Companies Must Shut Down Their CSR Departments: Prasad Kaipa & Navi Radjou


Interview with CEO advisor and coach & fellow, Judge Business School, University Of Cambridge

They should instead focus on re-engineering value chains to bring sustainability in their business models, Kaipa and Radjou tell Rohit Nautiyal

What are some of the gaps in management education that come in the way of nurturing innovators?

prasad and naviPrasad: Consider this: I need to learn traffic rules to be able to drive safely on road. At times, I may end up breaking a lot of these rules to survive the chaos. Invest time in learning and then decide what all should be processed for unlearning or ‘selective forgetting’. I have a PhD in Physics and no business degrees to boast of. Yet this has not come in the way of my teaching in business schools across the world. The main purpose of education is to create a structure through which information gathering can be processed. For instance, if your intention is innovation, do not waste time in getting an MBA degree which will serve the purpose for someone who wants to be successful in a big business. Today social networking businesses like Facebook and Google are breaking all the rules taught in B-schools. One cannot expect a student to internalise what she has learnt in cases. Even the new dean of Harvard Business School, Nitin Nohria, is encouraging students to spend more time in gaining on-the-job experience rather than mulling over cases and participating in debates only.

Navi: India is full of people who have not had the opportunity of higher education. As discussed in my last book Jugaad Innovation, this lot has a higher purpose in life and understands the local demands. Innovators reject success formulas in favour of what’s appropriate in the context of the local community. Applying the best practices and being action-oriented without ethical clarity will create problems for companies. This is not being taught in many B-schools currently.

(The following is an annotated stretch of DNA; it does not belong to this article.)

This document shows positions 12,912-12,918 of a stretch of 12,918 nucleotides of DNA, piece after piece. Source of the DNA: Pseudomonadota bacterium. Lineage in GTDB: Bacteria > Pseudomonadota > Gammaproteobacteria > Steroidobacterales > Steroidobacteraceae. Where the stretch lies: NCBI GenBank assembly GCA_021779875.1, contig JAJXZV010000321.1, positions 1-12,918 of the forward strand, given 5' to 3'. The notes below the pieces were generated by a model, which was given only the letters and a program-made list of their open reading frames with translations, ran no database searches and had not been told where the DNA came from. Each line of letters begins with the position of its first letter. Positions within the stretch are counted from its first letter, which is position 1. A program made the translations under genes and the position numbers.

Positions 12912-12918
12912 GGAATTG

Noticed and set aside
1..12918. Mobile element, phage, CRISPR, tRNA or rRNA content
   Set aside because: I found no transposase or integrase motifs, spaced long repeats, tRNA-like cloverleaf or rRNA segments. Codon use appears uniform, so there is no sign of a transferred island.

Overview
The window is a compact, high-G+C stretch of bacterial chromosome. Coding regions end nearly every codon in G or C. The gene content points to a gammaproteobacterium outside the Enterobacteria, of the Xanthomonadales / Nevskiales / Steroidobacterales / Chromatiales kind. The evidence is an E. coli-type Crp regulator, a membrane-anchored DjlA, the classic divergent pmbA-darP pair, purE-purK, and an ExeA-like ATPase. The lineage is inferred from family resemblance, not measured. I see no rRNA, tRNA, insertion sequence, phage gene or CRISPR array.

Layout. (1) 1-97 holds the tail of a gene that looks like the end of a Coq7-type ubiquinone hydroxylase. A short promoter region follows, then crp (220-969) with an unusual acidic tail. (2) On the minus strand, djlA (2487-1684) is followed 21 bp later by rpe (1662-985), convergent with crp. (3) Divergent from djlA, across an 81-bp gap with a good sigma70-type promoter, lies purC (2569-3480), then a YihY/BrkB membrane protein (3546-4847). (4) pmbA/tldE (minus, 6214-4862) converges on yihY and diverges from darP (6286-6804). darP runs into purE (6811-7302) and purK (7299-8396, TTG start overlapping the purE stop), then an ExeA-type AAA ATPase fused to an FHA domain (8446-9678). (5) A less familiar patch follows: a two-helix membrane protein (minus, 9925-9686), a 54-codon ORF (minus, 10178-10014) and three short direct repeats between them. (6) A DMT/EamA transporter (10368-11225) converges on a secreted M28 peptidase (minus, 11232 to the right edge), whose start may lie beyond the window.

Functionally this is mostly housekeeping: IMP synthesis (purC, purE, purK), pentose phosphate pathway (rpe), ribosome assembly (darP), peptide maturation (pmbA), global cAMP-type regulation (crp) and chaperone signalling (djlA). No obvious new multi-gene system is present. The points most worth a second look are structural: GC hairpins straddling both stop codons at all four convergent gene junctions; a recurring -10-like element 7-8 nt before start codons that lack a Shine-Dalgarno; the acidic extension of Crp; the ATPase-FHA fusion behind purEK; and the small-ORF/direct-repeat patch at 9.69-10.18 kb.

You have explained the concept of ‘noble purpose’ in your book From Smart to Wise. If companies find noble purpose, will this result in corporate social responsibility (CSR) becoming obsolete? Or is this concept is too utopian to be true?

Navi: Our concept of noble purpose is not utopian at all. I believe companies must shut down their CSR departments. We have many examples already. Ramon Mendiola Sanchez, the CEO of Costa Rica-based food and beverage company Florida Ice & Farm, decided to do away with the CSR department by rolling sustainability in the firm’s business model. New KPIs (key performance indicators) were introduced so senior managers could take the right kind of decisions that contribute towards water conservation which eventually helped the firm save money and pass the benefit to consumers. Not to mention, this initiative helped Florida Ice & Farm become environment friendly. Unilever’s CEO Paul Polman wants to double the company’s revenues and reduce the environment impact by 50 per cent. Both the examples explain how this schizophrenia (increasing profitability and creating a moniker like CSR) can be eradicated by finding a noble purpose. Companies must walk the talk by getting over with PR exercises on CSR initiatives and focus on re-engineering their value chains.

So what you are essentially saying is that overhauling one’s business purpose can be a solution for the ongoing CSR debate.

Prasad: Yes. Let us try and understand this with an example. As part of its product portfolio, PepsiCo sells both obesity inducing drinks and healthy products. Hypothetically if they choose to do a CSR initiative in schools, distributing healthy products like Gatorade and Quaker Oats will make sense. Clearly Indra K. Nooyi has a purpose integrated in PepsiCo’s strategy. On the other hand, Coca-Cola does not have that balance in its product portfolio.

What role can an effective human resource department play in addressing leadership concerns in companies? Is this completely missing in India?